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Title:Methodological advances for the measurement of the D-amino acids across the metazoa: From mollusks to man
Author(s):Patel, Amit V
Director of Research:Sweedler, Jonathan V.
Doctoral Committee Chair(s):Sweedler, Jonathan V.
Doctoral Committee Member(s):Gewirth, Andrew A.; Gillette, Rhanor; Rodríguez-López, Joaquín
Department / Program:Chemistry
Degree Granting Institution:University of Illinois at Urbana-Champaign
Subject(s):Capillary Electrophoresis, Liquid Chromatography, Mass Spectrometry, Single Cell, Chiral Separations
Abstract:The amino acids are a class of biomolecules which is obligatory to terrestrial life, alongside nucleic acids, fatty acids and monosaccharides. The amino acids, with the exception of glycine, are chiral molecules which exist as either L- or D-amino acids. Although identical with regard to physical and chemical properties, the enantiomeric forms rotate plane-polarized light in opposite directions. The difference in stereoconfiguration of D- and L-amino acids can impact their biochemical properties, as a consequence of differential interactions with other chiral biomolecules, often leading to substantial differences in physiological significance. Originally, the L-amino acids and D-sugars were considered to be isomeric forms naturally present in living systems, often referred to as the homochirality of life. Over time, in the wake of measurements of D-amino acids in bacteria and animals dating back to the mid-1900s, the idea of the homochirality of life was adapted to state that chiral biomolecules exist almost exclusively in one enantiomeric form. After several decades of research, it is now evident that the D-amino acids are found in every domain of life (Archaea, Bacteria and Eukarya). Beyond their ubiquitous presence, a few D-amino acids have been demonstrated to act as cell-to-cell transmitters and functional roles in the central nervous and endocrine systems have been uncovered. In spite of great progress made in our understanding of the D-amino acids in nature over the past several decades, many questions remain regarding the D-amino acids, the complement of proteins involved in their production, transduction, transport and degradation as well as functional importance. These gaps in knowledge emanate from the analytical challenges in D-amino acids measurement. Beyond the conventional challenges of bioanalytical chemistry, analyzing the D-amino acids requires approaches which can discriminate on the basis of chirality as well as overcome the challenges presented by heterogeneous distribution and low abundance. Herein described is a body of work relating to methodological advances to facilitate the analysis of the D-amino acids as well as the characterization of D-amino acids in cells and tissues from the central nervous and endocrine systems of animals, from mollusks to man. Regarding the goal of developing approaches for D-amino acid analysis, chiral separations involving capillary electrophoresis and liquid chromatography have been developed and characterized. Capillary electrophoresis paired with laser-induced fluorescence was leveraged for single cell analysis, and an online sample preconcentration method was developed for further enhancement of sensitivity. Liquid chromatography couple with mass spectrometry was used for the measurement of the D-amino acids as well as the execution of pulse-chase experiments. Additionally, protocols for the extraction, purification and derivatization of the D-amino acids have been explored. Together, these methodological advances were paired with experiment design and targeted sampling in order to characterize the D-amino acids in the central nervous and endocrine systems.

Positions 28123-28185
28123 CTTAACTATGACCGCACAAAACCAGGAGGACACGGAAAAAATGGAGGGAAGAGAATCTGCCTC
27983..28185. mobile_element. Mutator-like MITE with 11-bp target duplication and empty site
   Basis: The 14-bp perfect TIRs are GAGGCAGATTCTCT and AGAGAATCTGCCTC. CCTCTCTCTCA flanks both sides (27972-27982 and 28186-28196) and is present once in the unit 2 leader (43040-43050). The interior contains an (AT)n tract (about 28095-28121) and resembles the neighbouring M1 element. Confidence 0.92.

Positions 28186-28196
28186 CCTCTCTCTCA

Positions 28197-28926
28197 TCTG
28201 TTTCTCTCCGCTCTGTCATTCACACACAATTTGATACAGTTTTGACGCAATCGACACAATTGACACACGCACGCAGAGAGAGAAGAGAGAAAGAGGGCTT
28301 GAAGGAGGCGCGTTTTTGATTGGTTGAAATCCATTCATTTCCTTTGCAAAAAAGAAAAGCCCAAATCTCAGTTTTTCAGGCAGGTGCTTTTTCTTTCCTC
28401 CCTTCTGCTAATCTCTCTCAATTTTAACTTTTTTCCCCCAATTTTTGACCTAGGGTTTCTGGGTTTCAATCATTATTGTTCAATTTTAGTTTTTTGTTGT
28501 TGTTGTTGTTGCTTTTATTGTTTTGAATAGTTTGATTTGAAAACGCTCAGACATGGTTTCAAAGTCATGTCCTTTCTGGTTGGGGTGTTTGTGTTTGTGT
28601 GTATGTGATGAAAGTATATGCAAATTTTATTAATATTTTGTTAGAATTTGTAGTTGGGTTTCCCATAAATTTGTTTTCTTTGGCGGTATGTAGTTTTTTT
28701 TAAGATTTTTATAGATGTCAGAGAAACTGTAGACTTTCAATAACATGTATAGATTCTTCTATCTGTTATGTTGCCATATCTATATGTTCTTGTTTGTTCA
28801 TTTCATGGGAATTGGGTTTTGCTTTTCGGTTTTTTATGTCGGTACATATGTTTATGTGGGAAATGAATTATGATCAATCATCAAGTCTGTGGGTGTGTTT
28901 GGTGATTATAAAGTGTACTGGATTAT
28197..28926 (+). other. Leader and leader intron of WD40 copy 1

Issue Date:2018-04-06
Rights Information:Copyright 2018 Amit Patel
Date Available in IDEALS:2018-09-04
Date Deposited:2018-05

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